How people should respond to racists who try to speak on college campuses (such as Charles "blacks are genetically less intelligent than whites" Murray's recent attempt to speak at Middlebury College reported here) is a question that we should answer by figuring out how, in the specific circumstances of the moment, we can best prevent their racist views from gaining support and from being acted upon. The notion of a "right to free speech" has absolutely nothing useful to offer in this effort.
Voltaire's Famous Declaration
Let's start by examining the famous statement attributed (perhaps apochrophally) to Voltaire: "I disagree with what you are saying, but I will defend to the death your right to say it." This is a stupid statement. Here's why. "Saying" is a form of "doing." Whenever two or more human beings do something for a shared goal, it is virtually always the case that it required some previous "saying" to make this "doing" possible. Joint actions require prior communication to motivate the action and formulate how to execute it. "Saying" is a key part of "doing"--often the most important part.
Nobody would say, "I disagree with what you are doing, but I will defend to the death your right to do it" would they?
Consider this act of "saying": a bunch of people are driving a truck around the city and using a bullhorn to say (not do, just say, mind you), "It's time to burn the Jews who are the cause of all our suffering; let's start by assembling at 4th and Vine at 5pm today; bring weapons."
Would you say about these "sayers," "I disagree with what you are saying but I will defend to the death your right to say it"? Wouldn't that amount, under the circumstances, to saying, "I disagree with what you are doing but I will defend to the death your right to do it"?
There is no sharp line between "saying" and "doing." A bogus "right to say" amounts to a "right to do." Saying is often merely the first step in doing.
Yelling Fire in a Crowded Theater
Most people make an exception for the "right to free speech" when it is the proverbial case of "yelling fire in a crowded theater." The reasoning is that the "saying" will clearly cause _immediate_ harm. People who defend the "right to free speech except when it is 'yelling fire in a crowded theater'" are wrong in believing that they have a coherent philosophy. This too is a bogus kind of "right to free speech." Here's why.
First, note that the original use of the phrase "yelling fire in a crowded theater" was when Justice Oliver Wendell Holmes used it in defense of the government's right to prevent the distribution of flyers opposing the military draft for World War I. Holmes argued that the flyers might be persuasive for some people, and this might in turn lead them not to enlist in the military, and this in turn could prevent the "War to End All Wars" from ending all wars. Here's the point.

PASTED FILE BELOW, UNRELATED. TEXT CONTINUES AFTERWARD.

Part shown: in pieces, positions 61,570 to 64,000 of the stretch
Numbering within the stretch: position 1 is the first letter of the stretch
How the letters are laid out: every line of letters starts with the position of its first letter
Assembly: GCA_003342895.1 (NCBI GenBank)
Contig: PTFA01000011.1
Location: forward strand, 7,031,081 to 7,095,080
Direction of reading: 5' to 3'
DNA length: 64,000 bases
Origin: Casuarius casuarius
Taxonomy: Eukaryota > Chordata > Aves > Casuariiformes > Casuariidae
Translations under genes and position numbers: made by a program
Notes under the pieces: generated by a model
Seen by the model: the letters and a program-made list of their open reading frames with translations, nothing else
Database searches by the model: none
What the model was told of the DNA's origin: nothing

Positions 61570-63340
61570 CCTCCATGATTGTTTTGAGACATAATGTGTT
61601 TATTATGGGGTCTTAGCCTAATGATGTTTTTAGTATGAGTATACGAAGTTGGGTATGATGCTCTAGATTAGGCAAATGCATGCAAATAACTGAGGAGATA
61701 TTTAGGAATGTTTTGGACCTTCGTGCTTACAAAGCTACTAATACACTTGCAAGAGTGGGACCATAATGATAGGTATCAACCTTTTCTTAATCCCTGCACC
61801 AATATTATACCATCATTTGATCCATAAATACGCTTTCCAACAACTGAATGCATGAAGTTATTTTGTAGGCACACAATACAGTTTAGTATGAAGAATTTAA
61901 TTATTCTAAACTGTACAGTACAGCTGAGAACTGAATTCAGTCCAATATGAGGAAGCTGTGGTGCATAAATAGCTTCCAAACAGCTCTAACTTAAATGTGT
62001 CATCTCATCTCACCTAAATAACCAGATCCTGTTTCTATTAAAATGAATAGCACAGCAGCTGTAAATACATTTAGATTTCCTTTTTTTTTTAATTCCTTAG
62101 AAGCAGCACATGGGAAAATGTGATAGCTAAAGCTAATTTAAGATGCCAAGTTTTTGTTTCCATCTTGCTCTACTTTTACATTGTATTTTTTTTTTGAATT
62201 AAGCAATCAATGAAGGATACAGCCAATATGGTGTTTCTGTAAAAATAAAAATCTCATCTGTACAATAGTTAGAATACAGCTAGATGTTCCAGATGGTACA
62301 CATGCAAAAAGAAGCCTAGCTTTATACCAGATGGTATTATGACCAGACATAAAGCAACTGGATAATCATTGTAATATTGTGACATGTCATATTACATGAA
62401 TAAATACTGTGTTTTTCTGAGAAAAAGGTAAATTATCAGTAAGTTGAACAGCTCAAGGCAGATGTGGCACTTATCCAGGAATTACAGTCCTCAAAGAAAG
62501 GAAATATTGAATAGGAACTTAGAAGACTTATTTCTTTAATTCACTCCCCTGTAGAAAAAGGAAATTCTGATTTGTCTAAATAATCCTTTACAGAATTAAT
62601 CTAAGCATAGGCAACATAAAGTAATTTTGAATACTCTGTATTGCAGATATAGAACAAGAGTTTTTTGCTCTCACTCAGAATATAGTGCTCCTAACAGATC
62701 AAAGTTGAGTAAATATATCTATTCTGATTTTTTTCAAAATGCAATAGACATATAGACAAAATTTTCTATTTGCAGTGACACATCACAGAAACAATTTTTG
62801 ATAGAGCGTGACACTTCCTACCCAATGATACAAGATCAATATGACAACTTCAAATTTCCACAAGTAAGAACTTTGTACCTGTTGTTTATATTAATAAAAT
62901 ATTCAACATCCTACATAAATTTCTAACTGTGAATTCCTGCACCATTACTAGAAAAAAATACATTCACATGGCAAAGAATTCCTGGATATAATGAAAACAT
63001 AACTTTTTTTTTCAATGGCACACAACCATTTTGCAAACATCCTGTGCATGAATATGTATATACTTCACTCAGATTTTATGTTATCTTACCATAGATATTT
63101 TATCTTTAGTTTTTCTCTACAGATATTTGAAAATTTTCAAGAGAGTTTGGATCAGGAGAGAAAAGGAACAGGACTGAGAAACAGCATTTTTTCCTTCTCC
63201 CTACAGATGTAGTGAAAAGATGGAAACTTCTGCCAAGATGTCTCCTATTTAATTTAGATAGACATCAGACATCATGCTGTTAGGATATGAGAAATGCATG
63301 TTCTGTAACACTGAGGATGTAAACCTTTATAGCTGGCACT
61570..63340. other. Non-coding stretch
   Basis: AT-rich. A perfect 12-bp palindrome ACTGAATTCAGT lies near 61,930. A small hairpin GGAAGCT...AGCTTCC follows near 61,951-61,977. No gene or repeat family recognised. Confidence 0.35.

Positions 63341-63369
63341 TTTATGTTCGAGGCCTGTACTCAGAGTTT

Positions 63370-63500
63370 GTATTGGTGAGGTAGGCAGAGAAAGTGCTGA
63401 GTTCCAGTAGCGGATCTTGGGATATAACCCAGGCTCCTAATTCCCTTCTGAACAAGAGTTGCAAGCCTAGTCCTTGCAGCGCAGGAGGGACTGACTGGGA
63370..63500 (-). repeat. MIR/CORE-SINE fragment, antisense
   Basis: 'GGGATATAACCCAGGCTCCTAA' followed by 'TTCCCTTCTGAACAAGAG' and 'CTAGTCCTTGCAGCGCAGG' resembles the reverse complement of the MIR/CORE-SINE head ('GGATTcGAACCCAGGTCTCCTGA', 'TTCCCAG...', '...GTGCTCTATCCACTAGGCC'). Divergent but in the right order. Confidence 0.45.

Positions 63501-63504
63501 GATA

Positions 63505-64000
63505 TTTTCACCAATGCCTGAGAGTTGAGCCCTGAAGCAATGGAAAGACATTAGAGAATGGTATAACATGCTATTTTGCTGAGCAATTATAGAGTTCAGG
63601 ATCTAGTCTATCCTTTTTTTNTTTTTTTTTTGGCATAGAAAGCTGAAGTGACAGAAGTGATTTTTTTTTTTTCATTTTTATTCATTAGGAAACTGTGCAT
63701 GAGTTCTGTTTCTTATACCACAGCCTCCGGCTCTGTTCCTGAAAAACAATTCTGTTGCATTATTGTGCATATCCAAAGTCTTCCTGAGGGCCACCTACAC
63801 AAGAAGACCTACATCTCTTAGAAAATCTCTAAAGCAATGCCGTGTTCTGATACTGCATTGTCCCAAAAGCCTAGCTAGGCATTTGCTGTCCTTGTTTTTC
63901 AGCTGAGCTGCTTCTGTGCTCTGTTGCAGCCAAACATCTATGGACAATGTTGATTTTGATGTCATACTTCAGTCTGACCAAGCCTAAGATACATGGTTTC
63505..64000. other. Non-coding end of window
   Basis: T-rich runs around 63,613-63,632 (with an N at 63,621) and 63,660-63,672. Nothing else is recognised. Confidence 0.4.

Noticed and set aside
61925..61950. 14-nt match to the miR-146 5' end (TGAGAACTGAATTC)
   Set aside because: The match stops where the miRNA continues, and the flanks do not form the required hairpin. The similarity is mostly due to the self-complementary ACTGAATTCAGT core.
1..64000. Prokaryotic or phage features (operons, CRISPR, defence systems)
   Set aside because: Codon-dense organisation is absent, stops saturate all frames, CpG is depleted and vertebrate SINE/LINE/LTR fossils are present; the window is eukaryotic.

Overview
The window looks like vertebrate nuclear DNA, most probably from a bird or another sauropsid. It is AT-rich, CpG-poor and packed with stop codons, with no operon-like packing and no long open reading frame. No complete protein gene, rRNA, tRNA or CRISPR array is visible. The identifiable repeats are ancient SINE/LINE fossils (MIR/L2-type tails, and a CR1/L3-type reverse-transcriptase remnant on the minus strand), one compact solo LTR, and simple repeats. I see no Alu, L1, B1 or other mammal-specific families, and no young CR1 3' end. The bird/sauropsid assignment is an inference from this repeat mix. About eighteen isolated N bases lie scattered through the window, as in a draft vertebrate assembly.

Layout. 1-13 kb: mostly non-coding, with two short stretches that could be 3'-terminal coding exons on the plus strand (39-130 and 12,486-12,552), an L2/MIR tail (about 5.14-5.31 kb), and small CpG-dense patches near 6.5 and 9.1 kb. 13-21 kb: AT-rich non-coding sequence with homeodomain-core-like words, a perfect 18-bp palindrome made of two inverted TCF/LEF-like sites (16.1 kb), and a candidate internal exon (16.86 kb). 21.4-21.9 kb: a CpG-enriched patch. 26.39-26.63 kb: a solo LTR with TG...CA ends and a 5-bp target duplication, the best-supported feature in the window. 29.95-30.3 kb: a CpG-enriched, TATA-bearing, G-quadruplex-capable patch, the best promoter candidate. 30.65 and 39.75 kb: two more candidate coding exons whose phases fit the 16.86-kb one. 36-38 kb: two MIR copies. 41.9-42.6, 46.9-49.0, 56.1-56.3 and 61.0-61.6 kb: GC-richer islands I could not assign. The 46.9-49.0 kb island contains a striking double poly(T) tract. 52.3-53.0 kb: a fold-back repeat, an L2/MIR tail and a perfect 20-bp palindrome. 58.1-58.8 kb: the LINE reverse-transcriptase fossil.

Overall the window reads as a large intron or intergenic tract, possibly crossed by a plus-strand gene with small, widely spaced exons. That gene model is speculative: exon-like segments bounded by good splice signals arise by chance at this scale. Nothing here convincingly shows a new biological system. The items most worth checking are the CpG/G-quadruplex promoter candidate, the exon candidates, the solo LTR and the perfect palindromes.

Even the man who coined the phrase "yelling fire in a crowded theater" knew that "saying" is a form of "doing" and that the immediacy and inevitability and specificity of the causal effect of the "saying" on the "doing" is NOT what is important; what is important is the harmfulness of the possible (not even guaranteed) effect (not that I think anti-war flyers were harmful during WWI, but Justice Holmes certainly did.)
Speech is Part of Waging War
WWI was orchestrated by the oppressive classes of the world against the oppressed (working) classes of the world. This was class war. In a war, each side uses "saying" to strengthen its side and weaken the other side. Winning a war means, among other things, prevailing over the enemy and preventing it from using "saying" to reverse the outcome and prevail over one's own side in the war. Justice Holmes knew this, and we should too.
In the class war between oppressors versus the oppressed, the oppressed should aim to win. This would mean creating a society in which doing ANYTHING ("saying" included) for the purpose of oppressing people would be prevented.
The question is not whether to prevent oppressors from doing and saying, the question is how.
When a person who "says" ideas that strengthen the forces of oppression has at least a certain level of support or friendly neutrality in the general public, it may be the case (it depends on the actual circumstances, not some bogus abstract "right to free speech" principle) that physically stopping this person from speaking will be counter-productive because that would only increase sympathy for this person and for his/her ideas. Sometimes the best way to prevent their pro-oppression views from gaining support and from being acted upon is by doing something different, such as demonstrating disagreement with the ideas or refuting them effectively.